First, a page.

Senators Collins and McCaskill Calls On OIG To Review USPS Contracting Policies

Cite huge annual deficit, conflict of interest concerns

WASHINGTON – Citing concern about its huge annual deficits, Senators Susan Collins, R-Me., and Claire McCaskill, D-Mo., today sent a letter to the U.S. Postal Service (USPS) Inspector General, asking for a review of the service’s procurement policies and regulations.

Senator Collins is Ranking Member of the Senate Homeland Security and Governmental Affairs Committee and Senator McCaskill is Chairman of the Subcommittee on Contracting Oversight.

Their concern stems from three contracts that USPS awarded as sole-source contracts. “Not only did these contracts, totaling more than $1.3 million, lack sufficient competition, but also they were awarded to individuals or entities that appear to have had prior business relationships with the senior official responsible for the program and oversight of the contract,” the Jan. 14, 2010 letter from the Senators said.

“In light of its dismal financial situation, USPS must employ policies and regulations to ensure the best value from its contracts. Reports of several recent contract awards have led us to question USPS’s procurement policies and regulations. We are writing to request that your office review USPS’s contracting practices, policies, and regulations.”

The letter said that the Postal Service functions as a quasi-governmental entity, which, “coupled with its current financial crisis, demands that it conduct business in a manner beyond reproach, avoiding unauthorized preferential treatment for any contractor. Conflicts of interest must be avoided, and USPS must take steps to prevent activities that present even the appearance of impropriety.”

The letter noted concern that the current policies and regulations governing USPS contracts may “not go far enough in protecting USPS’s interests. Therefore, we request that you conduct a review of USPS’s procurement policies and regulations in order to maximize competition and ensure the best value for its contracts.”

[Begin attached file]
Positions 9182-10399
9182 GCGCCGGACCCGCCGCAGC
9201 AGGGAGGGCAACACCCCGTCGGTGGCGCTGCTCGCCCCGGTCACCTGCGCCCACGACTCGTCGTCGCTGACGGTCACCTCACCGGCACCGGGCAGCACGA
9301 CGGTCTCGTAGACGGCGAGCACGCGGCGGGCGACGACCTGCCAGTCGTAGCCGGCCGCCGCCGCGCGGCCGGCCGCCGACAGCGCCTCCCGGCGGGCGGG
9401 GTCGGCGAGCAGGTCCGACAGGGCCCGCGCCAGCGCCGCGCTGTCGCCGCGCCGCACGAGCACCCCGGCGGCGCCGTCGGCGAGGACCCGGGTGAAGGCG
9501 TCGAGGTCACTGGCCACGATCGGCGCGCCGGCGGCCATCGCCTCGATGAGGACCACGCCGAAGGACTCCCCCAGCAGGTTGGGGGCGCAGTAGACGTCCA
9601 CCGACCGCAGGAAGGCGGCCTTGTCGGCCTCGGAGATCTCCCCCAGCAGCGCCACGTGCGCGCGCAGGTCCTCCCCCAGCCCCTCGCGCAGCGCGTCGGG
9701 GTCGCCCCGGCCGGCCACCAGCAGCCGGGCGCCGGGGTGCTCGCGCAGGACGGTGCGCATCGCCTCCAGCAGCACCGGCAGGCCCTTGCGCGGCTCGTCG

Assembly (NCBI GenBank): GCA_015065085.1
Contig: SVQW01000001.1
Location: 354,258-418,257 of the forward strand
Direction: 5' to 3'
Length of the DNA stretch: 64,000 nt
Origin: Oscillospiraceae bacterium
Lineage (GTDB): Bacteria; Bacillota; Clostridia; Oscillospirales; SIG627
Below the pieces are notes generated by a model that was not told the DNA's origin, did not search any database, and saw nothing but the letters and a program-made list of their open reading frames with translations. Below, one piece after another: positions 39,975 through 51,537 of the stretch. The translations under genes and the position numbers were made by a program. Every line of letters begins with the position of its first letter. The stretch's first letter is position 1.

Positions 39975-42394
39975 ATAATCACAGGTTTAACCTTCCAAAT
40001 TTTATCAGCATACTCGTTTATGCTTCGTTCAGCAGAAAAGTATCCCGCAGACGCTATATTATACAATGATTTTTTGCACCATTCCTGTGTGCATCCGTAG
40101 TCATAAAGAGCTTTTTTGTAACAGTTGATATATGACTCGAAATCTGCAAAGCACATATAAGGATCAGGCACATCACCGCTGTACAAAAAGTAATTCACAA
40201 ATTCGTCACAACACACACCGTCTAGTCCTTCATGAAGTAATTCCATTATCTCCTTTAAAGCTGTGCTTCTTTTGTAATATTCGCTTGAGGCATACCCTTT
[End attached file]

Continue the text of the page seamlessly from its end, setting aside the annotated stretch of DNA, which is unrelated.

4 thoughts on “Senators Collins and McCaskill Calls On OIG To Review USPS Contracting Policies

  1. Anyone know if this letter is actually posted somewhere. I am curious which contracts she has referenced.

  2. Mr. Smith has some good ideas, but if I can go one step further, I work in a Vehicle maint. Facility. We contract out a ton of work at an exhorbitant rate. We could save at least 1 million dollars, yes that is right, 1,000,000.00! Let us do our jobs and help the P.O. save some cash. Can these two senators check into VMF’s? Call me and I will certainly put you on the right path.

  3. Sirs,
    I believe that Congress has finally found the tip of the iceberg. The contracting situation should lead to other questionable business decisions by Postal Service national management that seem, at least on the surface, to be counterproductive to the best interest.and the survival of the Post Office. Some examples of these decisions, in no parricular order are :
    1 ) Removing blue collection boxes from residential areas and either scrapping them of warehousing them. The reason cited by postal officials for removing them is labor costs. the Post Office says it wastes too much time for the carrier to empty the box. Watching a letter carrier empty a mailbox one day I thought it took about two minutes. The question is, how can bringing in revenue be deemed too costly by management ?
    2) Removing self serve postage machines from postal lobbies. The idea here was that the self serve postage machines would reduce the lines in lobbies and reduce labor costs by essentially replacing the labor cost of hiring another clerk..